News from New York City:

  • Like Mayor Bloomberg, Gov. Cuomo said low-performing schools should be shut down. (Daily News)
  • City teachers return today for a new school year filled with many sweeping policy changes. (SchoolBook)
  • And city families are flocking to registration centers for last-minute school spots. (GothamSchools)
  • The Common Core is changing how teachers in the city and beyond handle math and science. (Times)
  • The UFT was the top-spending group in August, laying out $1.5 million on campaigns. (GothamSchools)
  • A main job for the new mayor will be negotiating contracts with labor unions, including the UFT. (WSJ)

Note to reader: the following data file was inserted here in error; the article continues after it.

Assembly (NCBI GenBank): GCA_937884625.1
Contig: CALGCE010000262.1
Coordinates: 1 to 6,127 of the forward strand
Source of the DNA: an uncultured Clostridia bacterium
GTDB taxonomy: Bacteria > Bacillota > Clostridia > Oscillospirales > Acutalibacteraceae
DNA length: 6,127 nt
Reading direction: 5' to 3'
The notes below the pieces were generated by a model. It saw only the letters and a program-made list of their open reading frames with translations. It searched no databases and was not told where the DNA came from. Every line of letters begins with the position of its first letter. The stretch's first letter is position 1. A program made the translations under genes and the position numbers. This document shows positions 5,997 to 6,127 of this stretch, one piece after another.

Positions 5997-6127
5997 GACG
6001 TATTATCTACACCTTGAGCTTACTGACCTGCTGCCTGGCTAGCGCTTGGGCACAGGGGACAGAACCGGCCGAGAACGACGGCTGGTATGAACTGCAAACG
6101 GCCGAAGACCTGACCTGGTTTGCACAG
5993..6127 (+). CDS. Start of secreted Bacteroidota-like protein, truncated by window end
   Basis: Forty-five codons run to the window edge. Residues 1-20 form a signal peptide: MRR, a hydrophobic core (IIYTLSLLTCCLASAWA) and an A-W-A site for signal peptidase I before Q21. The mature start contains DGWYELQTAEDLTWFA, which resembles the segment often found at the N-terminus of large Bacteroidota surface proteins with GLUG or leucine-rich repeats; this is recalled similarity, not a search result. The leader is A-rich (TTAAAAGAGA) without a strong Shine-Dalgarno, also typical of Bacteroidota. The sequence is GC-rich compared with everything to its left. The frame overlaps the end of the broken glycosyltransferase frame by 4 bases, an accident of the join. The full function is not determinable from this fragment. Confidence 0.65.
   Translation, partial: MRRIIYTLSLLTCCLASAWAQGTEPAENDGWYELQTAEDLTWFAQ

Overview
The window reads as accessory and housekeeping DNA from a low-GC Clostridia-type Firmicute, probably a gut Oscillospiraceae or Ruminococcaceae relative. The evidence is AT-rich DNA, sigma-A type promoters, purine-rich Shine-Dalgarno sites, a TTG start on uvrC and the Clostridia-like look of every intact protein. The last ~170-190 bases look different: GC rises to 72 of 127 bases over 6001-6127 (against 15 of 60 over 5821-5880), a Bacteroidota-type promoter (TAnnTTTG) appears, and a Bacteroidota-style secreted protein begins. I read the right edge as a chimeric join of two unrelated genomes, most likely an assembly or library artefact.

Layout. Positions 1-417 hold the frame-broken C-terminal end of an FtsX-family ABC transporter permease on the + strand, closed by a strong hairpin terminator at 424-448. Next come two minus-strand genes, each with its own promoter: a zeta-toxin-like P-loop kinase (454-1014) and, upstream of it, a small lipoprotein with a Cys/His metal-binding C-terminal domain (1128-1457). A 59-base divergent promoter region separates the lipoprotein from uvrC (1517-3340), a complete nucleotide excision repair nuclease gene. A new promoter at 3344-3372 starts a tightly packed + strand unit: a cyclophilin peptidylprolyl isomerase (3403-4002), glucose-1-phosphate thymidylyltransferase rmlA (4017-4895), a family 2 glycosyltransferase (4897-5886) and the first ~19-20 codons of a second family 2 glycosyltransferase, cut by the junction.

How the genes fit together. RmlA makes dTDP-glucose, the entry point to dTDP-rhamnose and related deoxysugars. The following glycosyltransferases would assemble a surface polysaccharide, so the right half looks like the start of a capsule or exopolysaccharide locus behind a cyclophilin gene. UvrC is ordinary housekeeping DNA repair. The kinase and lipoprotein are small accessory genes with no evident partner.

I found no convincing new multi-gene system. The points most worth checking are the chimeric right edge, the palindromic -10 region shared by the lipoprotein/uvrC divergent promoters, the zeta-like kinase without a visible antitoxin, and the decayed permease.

• Report: Stuy’s ex-principal mishandled cheating. (GothamSchools, Times, NY1, WSJ, Daily News, Post)
  • Hunter College’s Jennifer Raab, cited as a possible chancellor, is under fire amid resignations. (Times)
  • The New York Post laments the fact that legislators limited public access to teachers’ individual ratings.
  • Chancellor Walcott’s pre-departure transition team will tackle big-picture and daily issues. (Daily News)
  • The Post calls on the next mayor to allow a charter-style lottery enrollment system for public schools.

And beyond:

  • “Sesame Street” has tweaked its focus to include teaching math, science, and problem-solving. (Times)
  • New rules require English teens who fail reading and math tests at 16 to continue studying. (Guardian)
  • Massachusetts’s high standards and high scores make it an oft-cited example of what’s possible. (Times)
  • Schools across the country are increasingly thinking creatively about physical education. (Reuters)
  • A federal bid to assess education programs’ effectiveness has produced findings but little impact. (Times)